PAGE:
The list of potentially inappropriate books compiled by the Alabama Public Library Service (APLS) shows 83 books, including LGBTQ content, religious stories and works by prominent conservatives.

State librarians will use the list to make decisions regarding book purchasing and placement in their local libraries. 

For months, residents in counties and municipalities across the state have raised concerns over their library's content, specifically sexually explicit and LGBTQ+ material meant for minors.

Residents and lawmakers, including Gov. Kay Ivey, have petitioned the APLS board to address the issue in several ways. In September, the board unanimously agreed to a policy proposed by APLS board member and Alabama GOP chair John Wahl that would allow residents to submit books for review.

The board initially said the list of challenged books would only be available to library employees as a reference guide, not to the general public. After APLS made the form available online, several residents objected to the list's privacy, leading a group to retain legal counsel to pursue the issue.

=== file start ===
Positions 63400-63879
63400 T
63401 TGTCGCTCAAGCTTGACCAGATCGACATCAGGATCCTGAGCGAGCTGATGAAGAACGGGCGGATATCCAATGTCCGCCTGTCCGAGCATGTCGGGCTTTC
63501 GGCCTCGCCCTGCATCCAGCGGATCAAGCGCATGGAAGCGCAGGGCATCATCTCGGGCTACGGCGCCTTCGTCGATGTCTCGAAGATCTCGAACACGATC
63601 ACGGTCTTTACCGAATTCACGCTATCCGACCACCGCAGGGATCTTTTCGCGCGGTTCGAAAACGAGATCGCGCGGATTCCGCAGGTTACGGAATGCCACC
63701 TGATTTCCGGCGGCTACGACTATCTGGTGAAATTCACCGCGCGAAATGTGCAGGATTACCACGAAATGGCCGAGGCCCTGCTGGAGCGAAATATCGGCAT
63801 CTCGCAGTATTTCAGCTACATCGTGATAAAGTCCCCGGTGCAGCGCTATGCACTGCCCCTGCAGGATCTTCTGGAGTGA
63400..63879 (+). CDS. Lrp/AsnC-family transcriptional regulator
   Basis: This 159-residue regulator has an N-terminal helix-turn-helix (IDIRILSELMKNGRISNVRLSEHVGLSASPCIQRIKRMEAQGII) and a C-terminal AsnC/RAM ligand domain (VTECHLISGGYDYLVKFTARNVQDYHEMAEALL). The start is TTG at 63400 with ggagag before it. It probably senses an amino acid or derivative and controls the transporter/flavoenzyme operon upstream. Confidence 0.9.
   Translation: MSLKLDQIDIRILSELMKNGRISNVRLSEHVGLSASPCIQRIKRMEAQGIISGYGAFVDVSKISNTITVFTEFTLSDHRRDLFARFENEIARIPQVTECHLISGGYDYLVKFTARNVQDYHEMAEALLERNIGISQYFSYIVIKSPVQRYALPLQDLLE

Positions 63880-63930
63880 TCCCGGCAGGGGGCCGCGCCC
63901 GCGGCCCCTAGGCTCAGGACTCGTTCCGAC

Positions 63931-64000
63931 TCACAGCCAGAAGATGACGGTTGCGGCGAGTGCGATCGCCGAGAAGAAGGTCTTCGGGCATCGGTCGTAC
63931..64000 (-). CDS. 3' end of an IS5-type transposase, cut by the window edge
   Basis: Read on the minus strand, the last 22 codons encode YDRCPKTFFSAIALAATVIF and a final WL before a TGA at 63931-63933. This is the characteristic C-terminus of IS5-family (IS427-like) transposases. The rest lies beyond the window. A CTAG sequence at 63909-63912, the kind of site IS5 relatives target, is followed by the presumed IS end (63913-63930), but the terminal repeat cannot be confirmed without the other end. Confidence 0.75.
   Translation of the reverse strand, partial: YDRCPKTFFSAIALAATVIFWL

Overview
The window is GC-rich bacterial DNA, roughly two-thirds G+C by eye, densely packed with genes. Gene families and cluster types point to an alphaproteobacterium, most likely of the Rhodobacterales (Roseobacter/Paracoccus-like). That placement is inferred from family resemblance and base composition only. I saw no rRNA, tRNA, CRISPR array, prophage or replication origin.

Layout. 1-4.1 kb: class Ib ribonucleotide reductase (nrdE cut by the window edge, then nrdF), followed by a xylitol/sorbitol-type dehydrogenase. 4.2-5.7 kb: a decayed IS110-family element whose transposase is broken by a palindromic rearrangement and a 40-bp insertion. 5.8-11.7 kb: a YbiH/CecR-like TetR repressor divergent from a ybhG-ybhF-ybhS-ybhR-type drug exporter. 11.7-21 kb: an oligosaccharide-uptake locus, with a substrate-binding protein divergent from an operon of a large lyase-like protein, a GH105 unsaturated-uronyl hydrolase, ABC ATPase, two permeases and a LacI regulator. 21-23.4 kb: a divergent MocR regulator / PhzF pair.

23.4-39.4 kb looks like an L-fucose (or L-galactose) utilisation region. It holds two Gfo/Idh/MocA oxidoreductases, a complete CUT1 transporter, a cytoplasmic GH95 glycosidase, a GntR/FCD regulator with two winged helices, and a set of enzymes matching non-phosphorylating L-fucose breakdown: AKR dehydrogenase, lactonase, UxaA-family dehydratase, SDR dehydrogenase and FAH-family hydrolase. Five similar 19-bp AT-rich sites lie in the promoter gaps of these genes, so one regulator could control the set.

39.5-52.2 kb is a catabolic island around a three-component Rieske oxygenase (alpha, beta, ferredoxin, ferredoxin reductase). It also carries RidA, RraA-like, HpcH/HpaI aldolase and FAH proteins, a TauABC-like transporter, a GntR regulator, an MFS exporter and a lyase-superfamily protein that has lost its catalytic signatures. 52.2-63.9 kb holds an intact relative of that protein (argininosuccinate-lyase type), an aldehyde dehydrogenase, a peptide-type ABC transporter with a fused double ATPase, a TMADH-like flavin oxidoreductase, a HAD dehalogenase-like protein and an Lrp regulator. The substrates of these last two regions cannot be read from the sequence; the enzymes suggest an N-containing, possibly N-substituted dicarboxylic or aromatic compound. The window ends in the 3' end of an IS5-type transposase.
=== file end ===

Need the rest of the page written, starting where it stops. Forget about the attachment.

The APLS relented, and the list was made public as of January 18.

During the debate over the list last year, many speculated the list would become irrelevant since opposing sides would merely file challenges on any books that promote the other side's view instead of staying focused on the sexually explicit content that prompted the list in the first place.

Apparently, those concerns were not unwarranted since the list includes seemingly innocuous works, such as a series of Amish romance novels written by an Amish woman.

Sixteen books on the list related to LGBTQ+ issues, such as "When Aidan Became a Brother" and "Calvin," both stories about adolescent girls who come out as transgender. Others include "Being You: A First Conversation About Gender," "Bye Bye Binary," "A Comic About Gender" and "Red, A Crayon's Story."

Several religious and religiously based books also made the list, including the popular "Left Behind" series and several Christian books that touch on sex, sexuality and consent.

Others include children's books by conservative authors, such as Dr. Ben Carson's "Why America Matters" and the "Rush Revere" historical series by the late commentator Rush Limbaugh.

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